California Cities Spiking Taxes to Pay Spiking Pension Costs

Calpers headquarters is seen in Sacramento, California, October 21, 2009. REUTERS/Max Whittaker

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California cities are being forced to spike taxes to pay for spiking public employee pension funding costs.

California Public Employees’ Retirement System (CalPERS) has just reported that its $344.4 billion defined benefit pension plan, which covers most state and local government employees, has fallen from a $2.9 billion surplus in 2007 to a $138.6 billion deficit as of June 2016. The rate of funding decline accelerated over the prior year by $27.3 billion.

With the pension plan’s funded ratio — equal to the value of plan assets divided by present pension obligations — having fallen to 68 percent, far below what actuaries call the 80 percent minimum for adequate fund, CalPERS is demanding that cities increase payments.

A recent report warned that CalPERS’ poor investment return of just 4.4 percent over the last decade could be further reduced by large and politically motivated “environment, social and governance” investment strategies. These so-called ESG strategies have drastically underperformed other pension plan returns, which explains why CalPERS is “in the midst of a plan to lower its investment return assumptions to 7% from 7.5% by July 1, 2019.”

CalPERS will pay out $21.4 billion in benefits to retirees and beneficiaries in 2017, a 5.5 percent increase from 2016 and more than double the $10.3 billion in 2007. But most of the 1.93 million retirement system members and 1.4 million health care participants who receive administration services from CalPERS are associated with local governments that are directly responsible for paying spiking benefit costs.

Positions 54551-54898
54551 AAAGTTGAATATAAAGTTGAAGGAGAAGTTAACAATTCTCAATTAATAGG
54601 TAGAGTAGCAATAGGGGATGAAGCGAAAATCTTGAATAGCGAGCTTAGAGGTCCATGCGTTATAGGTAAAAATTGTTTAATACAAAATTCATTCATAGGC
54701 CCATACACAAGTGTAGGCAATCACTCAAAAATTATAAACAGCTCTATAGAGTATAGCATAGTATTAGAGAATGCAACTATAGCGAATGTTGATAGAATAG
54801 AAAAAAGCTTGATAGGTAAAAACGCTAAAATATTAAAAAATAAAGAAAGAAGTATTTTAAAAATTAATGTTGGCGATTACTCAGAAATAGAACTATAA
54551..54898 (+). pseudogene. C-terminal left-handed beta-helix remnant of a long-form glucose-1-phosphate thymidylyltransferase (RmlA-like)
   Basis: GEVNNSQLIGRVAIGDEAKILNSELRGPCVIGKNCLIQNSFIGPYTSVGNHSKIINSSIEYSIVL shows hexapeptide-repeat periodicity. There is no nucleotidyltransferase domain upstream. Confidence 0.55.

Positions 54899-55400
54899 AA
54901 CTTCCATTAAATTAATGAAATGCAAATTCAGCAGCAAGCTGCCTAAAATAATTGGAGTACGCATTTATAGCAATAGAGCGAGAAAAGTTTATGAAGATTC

At the September CalPERS meeting in Sacramento, eight cities told the pension plan’s trustees that they are experiencing spiking pension funding costs. Representatives from the largest local governments in the Sacramento area claimed that pension funding costs are set to spike by 14 percent next fiscal year.

The city manager of Vallejo, which recently emerged from bankruptcy, said that the city’s police pension funding costs are expected to jump from about 50 percent to 98 percent of payroll over the next decade. Both Lodi and Oroville officials stated that they have had to cut a third of their staff over the last decade.

El Segundo mayor pro tem Drew Boyles told the CalPERS board last month that his city’s CalPERS required pension contribution will be $11 million next year, or about 16 percent of the general fund’s revenue. But the cost in five years is expected to hit $18 million, or 25 percent of general fund revenue. He blamed the increase on funding for police and fire pension costs that are set to spike from 50 percent to 80 percent of payroll.

The California legislature passed SB 703, which will allow Alameda County and its local cities to raise about $148.9 million by exceeding the 2 percent local sales and use tax rate cap. The City Council of El Segundo plans to spike the local sales tax by an additional 3/4-cent to 10.25 percent to generate $9 million to pay for spiking pension funding costs.

All the local government representatives that have been addressing CalPERS’ monthly meetings complain that even after eliminating of services, slashing infrastructure spending, and planning for layoffs, they will still be forced to raise taxes to fund pension costs.